Wednesday, April 17, 2013

Think About It... You Have Time

When anyone ever asks me why I started flipping my classrooms, my answer is always the same - "I wanted to improve the quality of learning in the actual classroom". I don't mean to sound all 'high and mighty', but it is the truth. The traditional classroom model wasn't doing it for me; I needed to do something more. Hence, the flip.

The benefits of the flipped classroom have been covered, and covered, and covered, and covered, and... well you get the idea. Most discuss the engagement of students, the connection they have with their teachers, and the ability of teachers to assess students' learning more effectively. This is all well and good, and the data supports it; but one thing that is not discussed enough is the enhancement in critical thinking. This is the one observation that struck me the most 'post-flip'. It's not something I necessarily planned on, but upon reflection, I realize that the flip allowed me so much more time to do activities; and this gave me the opportunity (finally) to really focus on improving the thinking during those activities.

There's no singular way to improve critical thinking; and really this is no different from a traditional classroom. No matter what the classroom, critical thinking is still composed of analyzing, evaluating, reasoning, decision-making, and problem solving.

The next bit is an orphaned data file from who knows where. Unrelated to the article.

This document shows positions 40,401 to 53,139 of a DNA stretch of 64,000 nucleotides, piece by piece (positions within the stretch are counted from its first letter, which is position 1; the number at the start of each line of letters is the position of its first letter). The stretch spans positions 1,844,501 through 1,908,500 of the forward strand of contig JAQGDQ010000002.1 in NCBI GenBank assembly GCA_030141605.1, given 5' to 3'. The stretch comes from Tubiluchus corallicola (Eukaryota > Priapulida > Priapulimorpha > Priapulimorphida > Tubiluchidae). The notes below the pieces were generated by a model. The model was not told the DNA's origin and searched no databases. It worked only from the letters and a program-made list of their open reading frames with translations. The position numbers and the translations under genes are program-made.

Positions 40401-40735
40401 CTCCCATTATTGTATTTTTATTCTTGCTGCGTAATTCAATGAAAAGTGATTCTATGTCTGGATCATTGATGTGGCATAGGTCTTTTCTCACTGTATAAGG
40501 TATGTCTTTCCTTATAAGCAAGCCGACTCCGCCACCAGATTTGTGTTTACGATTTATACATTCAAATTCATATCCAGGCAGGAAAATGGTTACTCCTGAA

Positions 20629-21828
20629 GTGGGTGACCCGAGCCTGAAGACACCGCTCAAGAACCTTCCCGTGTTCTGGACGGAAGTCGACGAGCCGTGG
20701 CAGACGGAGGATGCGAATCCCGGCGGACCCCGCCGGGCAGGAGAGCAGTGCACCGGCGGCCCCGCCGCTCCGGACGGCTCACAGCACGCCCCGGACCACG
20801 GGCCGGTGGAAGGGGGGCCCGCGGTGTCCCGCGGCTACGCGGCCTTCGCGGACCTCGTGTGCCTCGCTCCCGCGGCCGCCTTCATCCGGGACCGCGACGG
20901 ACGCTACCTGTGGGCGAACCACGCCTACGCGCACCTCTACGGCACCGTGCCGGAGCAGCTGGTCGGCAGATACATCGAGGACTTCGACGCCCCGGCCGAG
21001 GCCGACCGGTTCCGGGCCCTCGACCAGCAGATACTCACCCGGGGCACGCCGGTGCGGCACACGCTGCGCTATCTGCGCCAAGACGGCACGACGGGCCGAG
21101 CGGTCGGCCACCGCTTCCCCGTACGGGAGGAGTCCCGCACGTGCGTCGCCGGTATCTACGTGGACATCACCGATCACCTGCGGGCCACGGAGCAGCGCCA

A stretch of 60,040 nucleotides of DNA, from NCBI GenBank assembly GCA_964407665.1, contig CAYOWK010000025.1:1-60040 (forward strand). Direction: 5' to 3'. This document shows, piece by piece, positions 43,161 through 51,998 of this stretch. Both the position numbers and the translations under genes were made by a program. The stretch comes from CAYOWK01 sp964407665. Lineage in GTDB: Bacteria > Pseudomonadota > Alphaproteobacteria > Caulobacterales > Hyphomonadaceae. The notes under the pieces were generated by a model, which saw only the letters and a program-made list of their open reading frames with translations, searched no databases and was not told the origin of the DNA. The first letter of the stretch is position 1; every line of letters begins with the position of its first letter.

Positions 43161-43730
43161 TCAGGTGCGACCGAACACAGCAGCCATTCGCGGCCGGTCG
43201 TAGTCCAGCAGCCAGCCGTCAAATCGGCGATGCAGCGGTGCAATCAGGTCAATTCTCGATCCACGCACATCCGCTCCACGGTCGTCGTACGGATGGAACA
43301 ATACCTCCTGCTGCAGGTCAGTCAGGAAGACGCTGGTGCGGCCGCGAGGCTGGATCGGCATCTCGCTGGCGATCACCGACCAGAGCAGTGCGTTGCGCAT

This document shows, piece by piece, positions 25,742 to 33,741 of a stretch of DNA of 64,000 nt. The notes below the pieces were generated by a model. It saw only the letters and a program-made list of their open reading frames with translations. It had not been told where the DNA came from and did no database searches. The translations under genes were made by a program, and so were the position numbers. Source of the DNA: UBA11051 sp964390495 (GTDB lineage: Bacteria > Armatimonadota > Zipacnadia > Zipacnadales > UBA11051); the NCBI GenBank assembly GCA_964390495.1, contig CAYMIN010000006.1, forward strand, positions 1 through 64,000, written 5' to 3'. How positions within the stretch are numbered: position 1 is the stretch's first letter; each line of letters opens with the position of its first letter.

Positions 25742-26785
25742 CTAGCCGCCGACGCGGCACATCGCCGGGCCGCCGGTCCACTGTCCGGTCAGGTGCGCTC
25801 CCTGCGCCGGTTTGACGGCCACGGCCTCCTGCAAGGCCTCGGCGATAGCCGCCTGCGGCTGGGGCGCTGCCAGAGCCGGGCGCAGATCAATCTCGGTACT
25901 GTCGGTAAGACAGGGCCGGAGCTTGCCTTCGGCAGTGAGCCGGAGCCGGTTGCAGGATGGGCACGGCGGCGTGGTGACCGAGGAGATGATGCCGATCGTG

Therefore, having the students reflect on their work, and answer those 'why' and 'how' questions should be done in any classroom.  The difference is, you have much more time to really answer those questions; while still providing the students with enough time to engage in hands-on activities.

My class time now is not rushed; I have plenty of time at the end of the period to really debrief, and have the students think about what they did for the class. With the flip, the students are now provided with the opportunity to share what they have learned, to discuss, to challenge, and to provide reasoning for their actions; something that may have been rushed previously.

I also have the time now to begin every class with discussions between the students - NOT directed by me. They are able to engage and question each other, because they have that opportunity. Every class (well most) begins the same way whereby the students discuss the previous nights video through summary, their own discussion questions, and then a question I pose to them. We have learned how to properly discuss, and are working on this very important skill. The students are beginning to see how discussion of concepts matter; as compared to simply copying down lecture notes of these concepts during class.

So whether you're considering the flip because of better engagement, assessment, or in my case, improved critical thinking, either way, you have lots of time to figure it out.

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